The Food and Drug Administration (FDA) approved a unique cancer treatment ("vaccine") to help boost the body's immune system to fight prostate cancer that has spread and which is no longer susceptible to hormonal therapy. Dendreon Corporation manufactures the drug, called Provenge. It is the first autologous cellular immunotherapy for the treatment of asymptomatic or minimally symptomatic metastatic castrate resistant (hormone refractory) prostate cancer. Provenge (pronounced PROH-venj) is designed to stimulate a patient’s immune system to target prostate cancer cells. It is called a "vaccine" even though it treats disease rather than prevents it. The approval is a jump-start for an entirely new approach to cancer therapy and will add a new and unique weapon to the arsenal of urologists, urologic oncologists and medical oncologists.
The FDA's approval action was based on a clinical trial studying the effects of Provenge compared with a patient’s non-activated immune cells. In this trial, men in the Provenge group lived an average of 4.1 months longer (more than twice as long as chemotherapy) and had a 22.5% reduction in the risk of death compared with men in the control group. It increased three-year survival by 38%.
Unlike vaccines like those for measles, hepatitis or even newer ones such as for cervical cancer, which prevent a viral infection that causes the cancer, Provenge is not a preventive vaccine. It is a so-called therapeutic vaccine, used after prostate cancer has already been diagnosed. Clearly, many patients will face disappointment, as the company said it could produce only enough vaccine to supply only 2,000 patients in the next year. Dendreon will make the new drug available at first only in 50 centers that participated in the clinical trials. But manufacturing capacity will be expanded greatly in the coming year.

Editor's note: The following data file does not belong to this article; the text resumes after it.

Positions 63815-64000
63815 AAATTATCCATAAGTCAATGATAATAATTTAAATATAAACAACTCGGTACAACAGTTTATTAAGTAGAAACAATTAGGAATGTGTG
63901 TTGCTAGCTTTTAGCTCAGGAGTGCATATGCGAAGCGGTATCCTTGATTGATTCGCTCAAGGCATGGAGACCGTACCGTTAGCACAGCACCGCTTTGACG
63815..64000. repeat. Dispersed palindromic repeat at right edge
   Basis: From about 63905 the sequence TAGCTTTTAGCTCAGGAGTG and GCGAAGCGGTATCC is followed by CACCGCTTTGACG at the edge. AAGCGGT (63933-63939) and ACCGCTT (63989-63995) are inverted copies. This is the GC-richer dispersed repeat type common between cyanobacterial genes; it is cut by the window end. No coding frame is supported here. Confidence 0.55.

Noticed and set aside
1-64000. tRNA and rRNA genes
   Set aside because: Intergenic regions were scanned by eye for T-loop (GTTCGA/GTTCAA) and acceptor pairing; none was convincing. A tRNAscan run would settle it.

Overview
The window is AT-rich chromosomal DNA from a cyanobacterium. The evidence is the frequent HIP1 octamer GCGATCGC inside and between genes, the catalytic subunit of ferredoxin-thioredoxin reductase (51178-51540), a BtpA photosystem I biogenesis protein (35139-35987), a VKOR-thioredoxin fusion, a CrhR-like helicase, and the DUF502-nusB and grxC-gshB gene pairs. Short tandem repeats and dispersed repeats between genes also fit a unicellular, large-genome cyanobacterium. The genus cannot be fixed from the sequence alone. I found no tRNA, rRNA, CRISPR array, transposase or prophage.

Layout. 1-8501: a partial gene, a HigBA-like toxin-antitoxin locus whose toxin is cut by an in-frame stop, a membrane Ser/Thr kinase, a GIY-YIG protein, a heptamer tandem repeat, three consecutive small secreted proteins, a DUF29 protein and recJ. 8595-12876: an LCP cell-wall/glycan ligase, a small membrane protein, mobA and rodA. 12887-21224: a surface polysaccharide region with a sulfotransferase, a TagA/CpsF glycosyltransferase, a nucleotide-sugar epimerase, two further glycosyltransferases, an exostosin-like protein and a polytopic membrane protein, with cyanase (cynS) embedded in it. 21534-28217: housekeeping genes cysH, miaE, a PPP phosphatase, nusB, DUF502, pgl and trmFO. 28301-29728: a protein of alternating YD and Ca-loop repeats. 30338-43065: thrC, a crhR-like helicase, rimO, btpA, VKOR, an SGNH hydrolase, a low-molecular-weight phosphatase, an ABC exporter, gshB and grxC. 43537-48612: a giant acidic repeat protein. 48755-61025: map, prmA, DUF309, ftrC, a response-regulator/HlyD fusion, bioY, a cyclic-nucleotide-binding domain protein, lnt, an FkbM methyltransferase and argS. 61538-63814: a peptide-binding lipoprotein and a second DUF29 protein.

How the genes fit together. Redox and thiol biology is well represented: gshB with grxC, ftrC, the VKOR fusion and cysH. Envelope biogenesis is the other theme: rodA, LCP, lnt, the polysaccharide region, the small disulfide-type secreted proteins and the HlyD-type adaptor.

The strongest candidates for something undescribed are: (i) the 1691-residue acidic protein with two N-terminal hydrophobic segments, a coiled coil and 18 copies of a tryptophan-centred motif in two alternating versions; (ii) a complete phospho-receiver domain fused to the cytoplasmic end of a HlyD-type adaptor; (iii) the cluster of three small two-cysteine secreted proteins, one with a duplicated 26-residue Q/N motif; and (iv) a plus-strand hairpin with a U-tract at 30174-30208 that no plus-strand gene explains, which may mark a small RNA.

Provenge must be personalized for each patient. Each patient’s own white blood cells are collected through a process often used for blood donations, and then certain immune cells are separated out. The cells are grown via incubation with a protein often found on prostate tumors and then is combined with a booster for the immune system. The extracted, altered cell mixture is then infused back into the patient three times over the course of one month.
Full treatment costs are estimated at $93,000. Company spokespersons defended their pricing stating that it was in line with those of other cancer drugs in terms of cost per extra month of life provided by the drug. Prior to Provenge's approval, the only approved treatment for these men was the chemotherapy drug Taxotere (docetaxel) which in clinical trials extended lives by about two or three months.
One major question after FDA approval of any drug is will it be covered by my insurance? The FDA does not regulate the cost of approved products. Patients and doctors will have to confer with the company regarding information regarding potential coverage. Also, each insurer will have to be consulted prior to treatment to determine coverage or any other cost issues associated with the administration of Provenge. Many men with prostate cancer who have heard about the Dendreon drug, and for one reason or another don’t meet the criteria in the prescribing label and therefore won’t have full insurance coverage, will find the price a major issue. While Provenge is an expensive drug and will add expense for CMS (Center for Medicare and Medicaid Services), the VA (Veterans Administration), and for large insurers, it is not unusually expensive for a cancer drug.
Provenge can cause serious reactions. In controlled clinical trials for the treatment of prostate cancer, serious reactions reported in patients in the Provenge group include reactions resulting from the infusion of the drug, which occurred within 1 day of infusion, and strokes. Severe infusion reactions included chills, fever, fatigue, weakness, breathing problems (shortness of breath, decreased oxygen level, and wheezing), dizziness, headache, high blood pressure, muscle ache, nausea, and vomiting. Patients are urged to immediately contact their physician if they experience breathing problems, chest pains, racing heart or irregular heartbeats, dizziness, nausea, or vomiting after receiving their infusion of Provenge because any of these may be signs of heart or lung problems. The most common side effects are chills, fatigue, fever, back pain, nausea, joint ache, and headache.